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AlphaGo is Not the Solution to AI


By John Langford
March 14, 2016
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John Langford

Congratulations are in order for the folks at Google Deepmind who have mastered Go.

However, some of the discussion around this seems like giddy overstatement. Wired says Machines have conquered the last games and Slashdot says We know now that we don’t need any big new breakthroughs to get to true AI. The truth is nowhere close.

For Go itself, it has been well-known for a decade that Monte Carlo tree search (i.e., valuation by assuming randomized playout) is unusually effective in Go. Given this, it is unclear that the AlphaGo algorithm extends to other board games where MCTS does not work so well. Maybe? It will be interesting to see.

Delving into existing computer games, the Atari results (see figure 3) are very fun but obviously unimpressive on about ¼ of the games. My hypothesis for why is that their solution does only local (epsilon-greedy style) exploration rather than global exploration so they can only learn policies addressing either very short credit assignment problems or with greedily accessible polices. Global exploration strategies are known to result in exponentially more efficient strategies in general for deterministic decision process (1993), Markov Decision Processes (1998), and for MDPs without modeling (2006).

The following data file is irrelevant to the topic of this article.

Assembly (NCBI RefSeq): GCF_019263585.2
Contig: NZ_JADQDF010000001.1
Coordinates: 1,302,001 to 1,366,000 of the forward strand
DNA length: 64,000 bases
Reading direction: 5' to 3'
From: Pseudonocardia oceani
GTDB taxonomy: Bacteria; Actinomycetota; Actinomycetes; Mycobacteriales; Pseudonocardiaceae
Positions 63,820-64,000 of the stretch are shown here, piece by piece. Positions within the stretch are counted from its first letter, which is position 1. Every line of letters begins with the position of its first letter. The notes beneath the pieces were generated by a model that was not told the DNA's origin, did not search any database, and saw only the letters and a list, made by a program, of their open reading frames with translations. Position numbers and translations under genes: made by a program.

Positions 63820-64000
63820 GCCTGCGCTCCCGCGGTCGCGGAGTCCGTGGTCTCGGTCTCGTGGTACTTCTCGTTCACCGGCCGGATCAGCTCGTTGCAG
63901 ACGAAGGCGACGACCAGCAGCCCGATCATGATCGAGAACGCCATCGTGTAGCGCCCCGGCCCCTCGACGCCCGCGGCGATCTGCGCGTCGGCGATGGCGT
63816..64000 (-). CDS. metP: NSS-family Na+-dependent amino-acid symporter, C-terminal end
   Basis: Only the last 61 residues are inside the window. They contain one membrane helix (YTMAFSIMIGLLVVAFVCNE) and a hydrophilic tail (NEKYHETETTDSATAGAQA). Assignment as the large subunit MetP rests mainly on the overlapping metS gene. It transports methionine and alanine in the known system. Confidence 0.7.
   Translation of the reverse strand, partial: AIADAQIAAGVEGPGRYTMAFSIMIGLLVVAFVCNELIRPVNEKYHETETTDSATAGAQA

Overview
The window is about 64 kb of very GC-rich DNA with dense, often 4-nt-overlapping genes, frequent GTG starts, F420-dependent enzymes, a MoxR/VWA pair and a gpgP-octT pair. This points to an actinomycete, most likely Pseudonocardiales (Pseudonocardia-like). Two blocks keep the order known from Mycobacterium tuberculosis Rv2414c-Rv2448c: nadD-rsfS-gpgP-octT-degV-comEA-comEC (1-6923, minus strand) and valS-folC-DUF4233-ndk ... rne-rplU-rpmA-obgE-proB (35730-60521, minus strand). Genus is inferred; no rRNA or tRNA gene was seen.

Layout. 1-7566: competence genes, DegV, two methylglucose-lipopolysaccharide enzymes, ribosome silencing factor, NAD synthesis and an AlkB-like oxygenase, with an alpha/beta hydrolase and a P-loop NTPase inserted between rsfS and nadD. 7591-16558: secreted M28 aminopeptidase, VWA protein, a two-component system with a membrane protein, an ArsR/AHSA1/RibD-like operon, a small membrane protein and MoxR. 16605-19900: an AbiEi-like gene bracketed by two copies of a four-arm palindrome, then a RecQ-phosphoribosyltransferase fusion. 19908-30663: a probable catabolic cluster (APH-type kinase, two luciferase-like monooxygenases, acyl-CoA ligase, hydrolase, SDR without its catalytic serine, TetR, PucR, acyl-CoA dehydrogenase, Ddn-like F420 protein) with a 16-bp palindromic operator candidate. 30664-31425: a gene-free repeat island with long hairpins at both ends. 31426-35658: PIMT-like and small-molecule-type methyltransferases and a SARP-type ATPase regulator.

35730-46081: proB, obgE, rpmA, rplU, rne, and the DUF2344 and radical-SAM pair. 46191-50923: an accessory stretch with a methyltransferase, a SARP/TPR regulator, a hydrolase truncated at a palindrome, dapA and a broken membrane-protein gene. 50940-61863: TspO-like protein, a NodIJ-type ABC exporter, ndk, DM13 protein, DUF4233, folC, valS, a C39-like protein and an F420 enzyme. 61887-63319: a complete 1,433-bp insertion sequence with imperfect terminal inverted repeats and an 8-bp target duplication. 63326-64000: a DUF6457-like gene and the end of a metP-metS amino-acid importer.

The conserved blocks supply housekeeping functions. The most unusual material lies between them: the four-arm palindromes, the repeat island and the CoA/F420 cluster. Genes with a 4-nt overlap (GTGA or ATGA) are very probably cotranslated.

The reason these strategies are not used is because they are based on tabular learning rather than function fitting. That is why I shifted to Contextual Bandit research after the 2006 paper. We have learned quite a bit there, enough to start tackling a Contextual Deterministic Decision Process, but that solution is still far from practical. Addressing global exploration effectively is only one of the significant challenges between what is well known now and what needs to be addressed for what I would consider a real AI.

This is generally understood by people working on these techniques but seems to be getting lost in translation to public news reports. That is dangerous because it leads to disappointment. The field will be better off without an overpromise/bust cycle, so I would encourage people to keep and inform a balanced view of successes and their extent. Mastering Go is a great accomplishment, but it is quite far from everything.

Edit: Further discussion here.


 

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